Comment

Stage 4 - Racing The Planet - Sri Lanka

Today was a day full of peace. The course meandered through sugar cane fields, a dirt path with butterflies, a stream crossing to my waist and passing through small villages and ending at camp with a short walk to two gorgeous Buddha statues. Today I took a lot of time as I ran alone thinking about appreciating the terrain, people, animals, and my body pushing through each mile. I ran with solitude and peace.

My ankle held up well. Tender but the compression bandage plus cep compression sock did the trick. I took it slow and easy today to be good to myself and knowing it would be very hot and humid again and it was 28.89 miles. I finished 2nd again today which I am totally happy with. With 5 races this year I knew coming in mid ski season that I would in a sense be racing into shape. Jackson Wyoming literally is full of snow and ice.

I do want to share a bit about the LymeLight foundation who I am running in honor of. Their mission is to provide medical grants to children and young adults so that they can heal from Lyme disease. It is the fastest growing disease and insurance companies do not provide aid. My mission is to try to raise funds to be able to give grants on behalf of them to help them heal so they can get back outside to explore. Please join me in this effort at my donation link in my first blog post here. We created fun ways to donate per km run or any amount.

That’s it for now. Time to rest, eat and elevate.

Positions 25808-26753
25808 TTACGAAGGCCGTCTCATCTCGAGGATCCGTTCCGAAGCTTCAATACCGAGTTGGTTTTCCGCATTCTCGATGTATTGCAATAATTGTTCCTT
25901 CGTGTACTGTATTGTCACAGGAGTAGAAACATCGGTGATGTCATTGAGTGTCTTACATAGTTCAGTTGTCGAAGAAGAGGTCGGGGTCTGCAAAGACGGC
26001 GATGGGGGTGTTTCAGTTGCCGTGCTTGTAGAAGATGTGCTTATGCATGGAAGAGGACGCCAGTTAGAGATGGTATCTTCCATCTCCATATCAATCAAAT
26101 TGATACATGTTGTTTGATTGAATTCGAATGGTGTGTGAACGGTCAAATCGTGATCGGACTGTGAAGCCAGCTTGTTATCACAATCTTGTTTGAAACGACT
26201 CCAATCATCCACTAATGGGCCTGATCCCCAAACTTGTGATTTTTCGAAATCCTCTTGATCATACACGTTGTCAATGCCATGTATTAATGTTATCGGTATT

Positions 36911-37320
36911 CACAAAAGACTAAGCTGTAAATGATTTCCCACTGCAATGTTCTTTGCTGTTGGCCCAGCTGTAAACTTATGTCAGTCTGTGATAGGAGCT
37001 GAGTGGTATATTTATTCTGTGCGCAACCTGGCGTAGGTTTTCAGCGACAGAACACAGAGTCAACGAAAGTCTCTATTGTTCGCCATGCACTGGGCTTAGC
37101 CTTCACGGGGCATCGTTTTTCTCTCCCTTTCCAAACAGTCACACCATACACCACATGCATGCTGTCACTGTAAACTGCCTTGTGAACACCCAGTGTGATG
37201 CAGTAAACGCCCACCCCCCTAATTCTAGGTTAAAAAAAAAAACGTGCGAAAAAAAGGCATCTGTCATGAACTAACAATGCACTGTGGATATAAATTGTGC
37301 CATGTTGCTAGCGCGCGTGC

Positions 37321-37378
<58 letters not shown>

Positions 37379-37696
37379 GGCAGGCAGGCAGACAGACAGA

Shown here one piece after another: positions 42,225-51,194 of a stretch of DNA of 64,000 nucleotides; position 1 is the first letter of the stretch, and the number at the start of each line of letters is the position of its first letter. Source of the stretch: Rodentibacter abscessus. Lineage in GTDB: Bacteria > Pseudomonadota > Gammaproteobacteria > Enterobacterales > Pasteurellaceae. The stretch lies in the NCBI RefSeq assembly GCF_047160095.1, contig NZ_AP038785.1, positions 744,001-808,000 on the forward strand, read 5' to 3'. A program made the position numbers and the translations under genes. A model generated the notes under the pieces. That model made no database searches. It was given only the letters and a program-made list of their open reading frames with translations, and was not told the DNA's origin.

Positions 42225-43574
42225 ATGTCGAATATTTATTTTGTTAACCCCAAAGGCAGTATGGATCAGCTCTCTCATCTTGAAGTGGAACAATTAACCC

Cheers
Jax

Comment

Comment

Stage 3 - Racing The Planet - Sri Lanka

Holy moly folks, today was a day of adversity and mental muscle but I prevailed.

We had two segments today in the jungle. The first was moody and epic being on watch to not run into an elephant. Epic eh! The next jungle phase was more terrain that was beyond technical. Unfortunately it served up a rolled ankle and my day went from leading lady to perseverance. I was able to trot in to the finish with a minor sprain. We will tape it tonight and it should be good to go and just a bit sore.

I also struggled a bit with the humidity. Coming from a climate of teens and twenties t 6.5k feet and ice and snow on the ground my adjustment has been hit or miss. Today involved getting a bit dizzy and very hungry. I ate into rations coming up but still can adjust around to be fine.

It is a science sometimes out here. Run, eat, take care of your body, stretch, recover, eat, sleep.